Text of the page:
10 pages

/lp/ou_press/starspot-variability-as-an-x-ray-radiation-proxy-xlSdyNTweh

- Publisher
- Oxford University Press
- Copyright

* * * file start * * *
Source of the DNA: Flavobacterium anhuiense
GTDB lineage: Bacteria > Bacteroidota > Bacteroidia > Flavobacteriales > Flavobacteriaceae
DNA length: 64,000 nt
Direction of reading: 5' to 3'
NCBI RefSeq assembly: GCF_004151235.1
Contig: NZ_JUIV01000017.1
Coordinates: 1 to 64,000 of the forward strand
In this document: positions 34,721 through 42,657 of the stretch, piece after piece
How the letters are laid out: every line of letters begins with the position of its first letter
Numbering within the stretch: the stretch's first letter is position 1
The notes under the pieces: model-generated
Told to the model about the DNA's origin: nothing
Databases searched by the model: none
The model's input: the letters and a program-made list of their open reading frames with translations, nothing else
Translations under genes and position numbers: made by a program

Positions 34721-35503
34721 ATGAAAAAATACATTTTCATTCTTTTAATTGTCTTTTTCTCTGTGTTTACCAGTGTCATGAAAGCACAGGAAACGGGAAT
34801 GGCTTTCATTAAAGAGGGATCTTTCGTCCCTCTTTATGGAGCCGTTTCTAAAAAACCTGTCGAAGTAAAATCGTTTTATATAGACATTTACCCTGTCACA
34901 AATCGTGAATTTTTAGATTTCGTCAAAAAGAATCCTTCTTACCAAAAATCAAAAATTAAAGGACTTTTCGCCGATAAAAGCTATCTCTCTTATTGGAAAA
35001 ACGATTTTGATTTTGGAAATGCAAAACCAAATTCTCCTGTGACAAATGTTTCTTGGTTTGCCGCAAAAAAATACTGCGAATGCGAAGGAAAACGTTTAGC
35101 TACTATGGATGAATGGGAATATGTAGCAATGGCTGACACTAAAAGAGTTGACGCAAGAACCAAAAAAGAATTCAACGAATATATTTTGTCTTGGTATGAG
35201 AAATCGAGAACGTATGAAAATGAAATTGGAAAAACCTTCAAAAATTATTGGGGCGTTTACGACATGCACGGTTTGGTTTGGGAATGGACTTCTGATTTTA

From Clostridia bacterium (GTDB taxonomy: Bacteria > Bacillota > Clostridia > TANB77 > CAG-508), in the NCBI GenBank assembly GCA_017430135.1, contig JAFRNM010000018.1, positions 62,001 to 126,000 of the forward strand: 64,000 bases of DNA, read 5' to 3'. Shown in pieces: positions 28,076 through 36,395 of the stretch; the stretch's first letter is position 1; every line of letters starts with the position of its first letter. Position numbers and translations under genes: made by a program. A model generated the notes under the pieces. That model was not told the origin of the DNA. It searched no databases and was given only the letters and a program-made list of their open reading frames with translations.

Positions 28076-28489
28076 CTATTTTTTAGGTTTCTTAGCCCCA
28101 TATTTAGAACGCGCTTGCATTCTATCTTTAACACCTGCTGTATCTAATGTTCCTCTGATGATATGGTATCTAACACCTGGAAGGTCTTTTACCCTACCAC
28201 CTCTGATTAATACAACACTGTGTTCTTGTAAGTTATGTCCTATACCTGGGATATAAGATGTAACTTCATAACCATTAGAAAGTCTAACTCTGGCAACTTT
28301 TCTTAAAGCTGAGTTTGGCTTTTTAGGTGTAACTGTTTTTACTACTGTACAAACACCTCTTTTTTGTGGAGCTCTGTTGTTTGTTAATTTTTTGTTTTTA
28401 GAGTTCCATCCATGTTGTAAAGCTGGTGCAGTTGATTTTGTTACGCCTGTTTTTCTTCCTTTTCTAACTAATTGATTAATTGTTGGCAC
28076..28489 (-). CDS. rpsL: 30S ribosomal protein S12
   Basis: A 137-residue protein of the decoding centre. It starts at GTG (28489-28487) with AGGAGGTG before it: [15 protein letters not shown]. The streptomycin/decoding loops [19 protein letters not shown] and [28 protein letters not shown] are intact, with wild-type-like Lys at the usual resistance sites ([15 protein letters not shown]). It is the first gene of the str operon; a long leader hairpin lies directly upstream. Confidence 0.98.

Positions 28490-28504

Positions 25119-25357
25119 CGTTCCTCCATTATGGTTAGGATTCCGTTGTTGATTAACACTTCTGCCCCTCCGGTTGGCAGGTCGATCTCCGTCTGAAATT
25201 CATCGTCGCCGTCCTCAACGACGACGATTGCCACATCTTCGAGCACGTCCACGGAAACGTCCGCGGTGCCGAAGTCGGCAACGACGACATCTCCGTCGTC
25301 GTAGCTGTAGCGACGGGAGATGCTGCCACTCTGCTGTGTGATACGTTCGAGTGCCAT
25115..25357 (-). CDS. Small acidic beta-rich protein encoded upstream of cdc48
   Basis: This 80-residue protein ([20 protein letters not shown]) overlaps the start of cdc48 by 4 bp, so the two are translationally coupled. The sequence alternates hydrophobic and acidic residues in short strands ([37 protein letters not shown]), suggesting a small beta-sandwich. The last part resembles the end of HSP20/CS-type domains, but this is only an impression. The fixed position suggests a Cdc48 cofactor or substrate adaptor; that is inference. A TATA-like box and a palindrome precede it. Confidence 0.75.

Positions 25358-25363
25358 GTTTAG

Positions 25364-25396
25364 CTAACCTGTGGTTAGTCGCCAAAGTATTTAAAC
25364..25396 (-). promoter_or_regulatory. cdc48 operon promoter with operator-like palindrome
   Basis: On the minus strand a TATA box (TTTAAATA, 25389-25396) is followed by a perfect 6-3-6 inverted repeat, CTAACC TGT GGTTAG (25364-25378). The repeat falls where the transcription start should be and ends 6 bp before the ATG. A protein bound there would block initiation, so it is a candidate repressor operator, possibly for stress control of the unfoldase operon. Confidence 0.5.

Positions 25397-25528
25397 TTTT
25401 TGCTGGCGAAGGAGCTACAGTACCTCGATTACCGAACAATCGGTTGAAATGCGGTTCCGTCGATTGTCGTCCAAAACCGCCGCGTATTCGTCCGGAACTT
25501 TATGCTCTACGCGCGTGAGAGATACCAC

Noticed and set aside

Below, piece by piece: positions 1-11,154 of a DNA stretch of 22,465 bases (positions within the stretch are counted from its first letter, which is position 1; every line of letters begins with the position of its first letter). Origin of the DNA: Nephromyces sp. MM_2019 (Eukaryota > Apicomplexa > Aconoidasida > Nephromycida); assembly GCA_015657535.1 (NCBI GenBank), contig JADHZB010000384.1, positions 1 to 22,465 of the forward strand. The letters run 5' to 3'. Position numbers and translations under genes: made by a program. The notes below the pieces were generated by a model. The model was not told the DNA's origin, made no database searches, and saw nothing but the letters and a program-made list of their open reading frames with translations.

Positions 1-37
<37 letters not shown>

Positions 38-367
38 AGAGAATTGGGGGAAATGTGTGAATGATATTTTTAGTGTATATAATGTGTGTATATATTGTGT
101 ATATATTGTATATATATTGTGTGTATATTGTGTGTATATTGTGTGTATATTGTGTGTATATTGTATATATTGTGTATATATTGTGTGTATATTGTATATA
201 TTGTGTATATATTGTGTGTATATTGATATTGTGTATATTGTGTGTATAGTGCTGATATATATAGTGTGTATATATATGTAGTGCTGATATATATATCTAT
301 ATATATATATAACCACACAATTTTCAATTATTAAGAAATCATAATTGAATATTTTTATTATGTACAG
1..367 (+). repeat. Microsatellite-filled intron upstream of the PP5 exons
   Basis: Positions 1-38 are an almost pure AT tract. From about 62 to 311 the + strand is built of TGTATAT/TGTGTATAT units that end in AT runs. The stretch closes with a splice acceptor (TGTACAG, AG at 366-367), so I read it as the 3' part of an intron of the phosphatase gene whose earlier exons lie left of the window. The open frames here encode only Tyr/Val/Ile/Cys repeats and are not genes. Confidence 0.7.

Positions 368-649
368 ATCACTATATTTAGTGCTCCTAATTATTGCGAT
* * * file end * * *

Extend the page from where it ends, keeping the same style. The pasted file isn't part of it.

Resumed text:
- © The Author(s) 2018. Published by Oxford University Press on behalf of The Royal Astronomical Society.
- ISSN
- 0035-8711
- eISSN
- 1365-2966
- D.O.I.
- 10.1093/mnras/sty301
- Publisher site
- See Article on Publisher Site